Mark and I worked on that together, and I remember that around Christmas time of 1978 we took a jeepney to Talamban and spent the day writing and debugging code. This may actually have been done on Christmas day. Poor Sally was a computer widow pretty much after I learned how to program that TRS 80! Mark sat in on a course in computer arithmetic that I taught, and it seems that that helped him in his later work. Also, I encouraged him to take a course in Physics feeling that he should have more physical background than just math or software. It turned out that the teacher for the Physics course was very good, and he and Mark got along famously. Mark left for Syracuse in time to start his final semester at Nottingham High School and I feel he was glad to get back with his Syracuse friends. The academic work he did at San Carlos put him ahead of his peers at Nottingham, and that made his life somewhat better.
A rather remarkable event caused a big change in Sally’s life that added an entirely new dimension to her activities.
Sally had brought her Perkins brailler and some work to be done for the Onondaga Braillists Organization (OBO). This wasn’t enough for her since it kept her in the house all the time. So she again was casting about for something to do, and she heard about a place that worked with disabled people. This was called the Area Vocational Rehabilitation Center (AVRC). It was located in a different part of Cebu City so she took a cab there to find her way. There was a young blind woman there and Sally thought she would check to see if she needed someone to read to her or needed some brailling done. And, you guessed it, that woman was Nellie Bautista, nee Flores! They had a remarkable reunion and Sally just dug into working with her.
She found out that Nellie had not only graduated from the University of San Carlos, but she had gone on to Manila and obtained a Master’s Degree in Psychology. Nellie is a dynamic person and doesn’t let a thing like being blind cause her distress. She travels a lot, and usually without a companion. She is married and has 4 children. The first children were boys and she said she was going to continue having children until she had a girl. Well, Leila finally arrived after 3 boys and they are all grown now. She tells the story of how she raised her children to keep in touch with her. She expects the littlest one always to keep tapping on something so that she knows where he is. Well, one time one of the youngest decided to hide on mom, and he crawled under a stairwell and kept quiet. Nellie indicated it was quite some time before she was able to locate him. Somehow he decided never to do that again.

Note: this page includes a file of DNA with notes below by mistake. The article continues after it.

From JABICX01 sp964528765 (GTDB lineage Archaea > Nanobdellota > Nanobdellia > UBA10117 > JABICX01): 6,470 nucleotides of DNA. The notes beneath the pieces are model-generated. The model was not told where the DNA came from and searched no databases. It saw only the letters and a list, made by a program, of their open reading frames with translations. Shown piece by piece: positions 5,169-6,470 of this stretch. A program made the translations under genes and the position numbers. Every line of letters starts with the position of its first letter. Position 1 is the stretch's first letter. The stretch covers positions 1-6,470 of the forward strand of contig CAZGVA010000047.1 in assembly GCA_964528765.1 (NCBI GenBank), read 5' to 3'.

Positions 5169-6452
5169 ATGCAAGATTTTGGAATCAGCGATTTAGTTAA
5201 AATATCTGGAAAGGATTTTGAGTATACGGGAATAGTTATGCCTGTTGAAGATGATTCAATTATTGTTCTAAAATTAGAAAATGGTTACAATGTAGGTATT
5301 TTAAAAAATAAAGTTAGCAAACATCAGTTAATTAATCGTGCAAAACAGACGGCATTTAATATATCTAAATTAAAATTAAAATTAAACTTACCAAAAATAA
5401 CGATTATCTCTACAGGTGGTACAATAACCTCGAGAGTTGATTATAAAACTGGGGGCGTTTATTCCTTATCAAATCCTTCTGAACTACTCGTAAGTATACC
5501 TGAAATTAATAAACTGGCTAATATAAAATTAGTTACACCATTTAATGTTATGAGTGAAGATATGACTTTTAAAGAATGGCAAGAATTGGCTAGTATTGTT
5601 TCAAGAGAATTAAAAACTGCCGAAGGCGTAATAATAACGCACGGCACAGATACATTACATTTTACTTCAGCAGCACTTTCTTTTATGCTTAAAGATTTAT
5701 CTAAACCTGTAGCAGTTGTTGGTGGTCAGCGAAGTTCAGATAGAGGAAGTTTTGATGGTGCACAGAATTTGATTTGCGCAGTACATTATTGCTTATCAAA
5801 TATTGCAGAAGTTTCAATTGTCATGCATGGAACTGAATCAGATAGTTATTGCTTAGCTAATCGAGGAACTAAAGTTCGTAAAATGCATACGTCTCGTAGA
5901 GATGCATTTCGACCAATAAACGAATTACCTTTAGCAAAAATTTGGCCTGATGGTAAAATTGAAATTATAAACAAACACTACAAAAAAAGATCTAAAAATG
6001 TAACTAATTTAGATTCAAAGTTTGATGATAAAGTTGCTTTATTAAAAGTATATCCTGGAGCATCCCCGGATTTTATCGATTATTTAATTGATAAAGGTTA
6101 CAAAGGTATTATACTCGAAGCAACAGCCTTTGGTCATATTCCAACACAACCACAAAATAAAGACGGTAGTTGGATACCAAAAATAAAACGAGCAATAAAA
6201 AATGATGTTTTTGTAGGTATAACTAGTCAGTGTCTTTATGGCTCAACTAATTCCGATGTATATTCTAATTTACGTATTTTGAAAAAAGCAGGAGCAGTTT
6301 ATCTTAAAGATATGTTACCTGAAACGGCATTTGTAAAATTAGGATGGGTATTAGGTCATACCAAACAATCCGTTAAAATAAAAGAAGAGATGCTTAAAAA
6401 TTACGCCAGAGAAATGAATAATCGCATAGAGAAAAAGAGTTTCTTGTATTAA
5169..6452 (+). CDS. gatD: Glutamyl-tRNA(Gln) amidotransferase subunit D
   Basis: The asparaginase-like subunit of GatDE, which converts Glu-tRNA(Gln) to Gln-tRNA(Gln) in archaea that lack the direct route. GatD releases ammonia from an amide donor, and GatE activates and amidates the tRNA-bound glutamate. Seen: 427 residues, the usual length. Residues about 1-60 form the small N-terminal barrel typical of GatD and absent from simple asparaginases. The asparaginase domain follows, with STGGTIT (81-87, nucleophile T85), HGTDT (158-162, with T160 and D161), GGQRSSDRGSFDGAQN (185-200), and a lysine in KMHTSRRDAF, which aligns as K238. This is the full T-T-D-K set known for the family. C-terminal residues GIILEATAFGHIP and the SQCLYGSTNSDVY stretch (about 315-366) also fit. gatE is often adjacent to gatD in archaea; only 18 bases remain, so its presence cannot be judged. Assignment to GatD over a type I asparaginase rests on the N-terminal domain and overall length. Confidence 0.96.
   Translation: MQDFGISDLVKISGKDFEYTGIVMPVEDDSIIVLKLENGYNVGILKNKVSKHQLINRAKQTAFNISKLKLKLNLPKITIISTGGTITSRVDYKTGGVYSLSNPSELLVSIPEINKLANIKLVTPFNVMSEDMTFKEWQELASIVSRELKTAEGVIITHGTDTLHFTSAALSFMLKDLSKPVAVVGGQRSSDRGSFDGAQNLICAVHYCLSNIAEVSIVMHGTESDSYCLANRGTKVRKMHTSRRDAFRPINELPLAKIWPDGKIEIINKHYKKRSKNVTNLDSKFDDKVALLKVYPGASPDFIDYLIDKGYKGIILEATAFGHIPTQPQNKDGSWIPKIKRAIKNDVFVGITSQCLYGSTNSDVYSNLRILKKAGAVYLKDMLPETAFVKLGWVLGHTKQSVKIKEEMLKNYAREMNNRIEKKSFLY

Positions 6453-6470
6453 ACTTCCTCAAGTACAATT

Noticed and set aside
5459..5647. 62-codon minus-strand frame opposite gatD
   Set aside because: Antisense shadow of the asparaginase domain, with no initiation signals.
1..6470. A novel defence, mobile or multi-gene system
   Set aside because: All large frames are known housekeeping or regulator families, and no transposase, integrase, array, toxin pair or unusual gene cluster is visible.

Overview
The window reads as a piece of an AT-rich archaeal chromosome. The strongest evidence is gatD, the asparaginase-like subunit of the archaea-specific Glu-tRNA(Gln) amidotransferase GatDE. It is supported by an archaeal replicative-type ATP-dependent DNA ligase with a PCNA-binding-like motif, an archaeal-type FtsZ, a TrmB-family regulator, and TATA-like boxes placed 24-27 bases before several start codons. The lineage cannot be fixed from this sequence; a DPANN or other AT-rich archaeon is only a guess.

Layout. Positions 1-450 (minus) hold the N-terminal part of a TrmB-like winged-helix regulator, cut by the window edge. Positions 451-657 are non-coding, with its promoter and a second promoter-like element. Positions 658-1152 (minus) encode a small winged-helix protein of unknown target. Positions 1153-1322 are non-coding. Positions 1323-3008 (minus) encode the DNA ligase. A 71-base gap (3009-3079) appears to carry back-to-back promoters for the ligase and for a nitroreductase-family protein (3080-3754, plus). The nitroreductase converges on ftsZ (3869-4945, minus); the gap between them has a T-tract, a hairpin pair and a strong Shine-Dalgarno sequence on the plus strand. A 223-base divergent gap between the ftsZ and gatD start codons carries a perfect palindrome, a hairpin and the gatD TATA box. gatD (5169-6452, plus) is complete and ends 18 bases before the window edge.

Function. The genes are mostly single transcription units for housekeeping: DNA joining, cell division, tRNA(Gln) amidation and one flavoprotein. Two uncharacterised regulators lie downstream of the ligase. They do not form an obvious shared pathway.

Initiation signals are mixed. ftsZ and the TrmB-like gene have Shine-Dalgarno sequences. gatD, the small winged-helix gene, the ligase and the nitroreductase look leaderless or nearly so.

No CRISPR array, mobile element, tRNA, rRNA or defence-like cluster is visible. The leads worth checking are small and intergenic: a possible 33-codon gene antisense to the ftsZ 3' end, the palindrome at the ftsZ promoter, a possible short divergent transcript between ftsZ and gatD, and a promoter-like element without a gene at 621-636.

Nellie and Sally talked a lot about the status of blind children in Cebu City, and the Philippines in general. The disadvantaged person is hidden away in the house, it being a sign of some failure on the parent’s part that a child has a handicap. Sally and Nellie carried their concern to the political leadership in Cebu City and with the help of the Mayor and a former councilman, Rey Crystal, they secured enough money to open a school in a room in the Cebu State College. The school is called the Cebu Braille Center, CBC, and serves the needs of blind children in the metropolitan area of Cebu City. They were able to obtain donations of several braillers and get them all into working condition. On average there are about 15 children in the school, and many of them go on to college after finishing their schooling. Every time we went back to the Philippines Sally worked with the people at the CBC.
When the CBC was started it was necessary to train some people to be braillists. Sally took it upon herself to do the training and after some months work four of them graduated from her school. They could only hire three, so one had to be dropped, and that caused a good deal of hurt feelings. Of the other three one went on to get her Masters Degree in teaching at the University of Manila. Some year’s later one more left, but at last recording one of the original braillists is still with the Center. The picture shows Sally getting an award from the Cebu State College for her efforts on behalf of blind people in the Philippines.
Here is a picture of Sally at the braille center and four of the students. In later years after Sally and me, and then my grandchildren and I, visited the center we were able to ascertain that all was still proceeding and students were graduating and entering college.
I met many good people while in the Philippines, among them of course was Vic Seno, Dennis Bermejo and Philip Wong-Marcon. My life was enriched by their friendship and we continue contact, although sporadic.
The semester ended in the Philippines in early April. We stayed a couple of weeks more and then headed back to Syracuse. I had agreed to be the Academic Chairman at the Poughkeepsie Center and I wanted to get back in time to set up the summer courses. Ted Bickart was leaving the position and I took it over from him.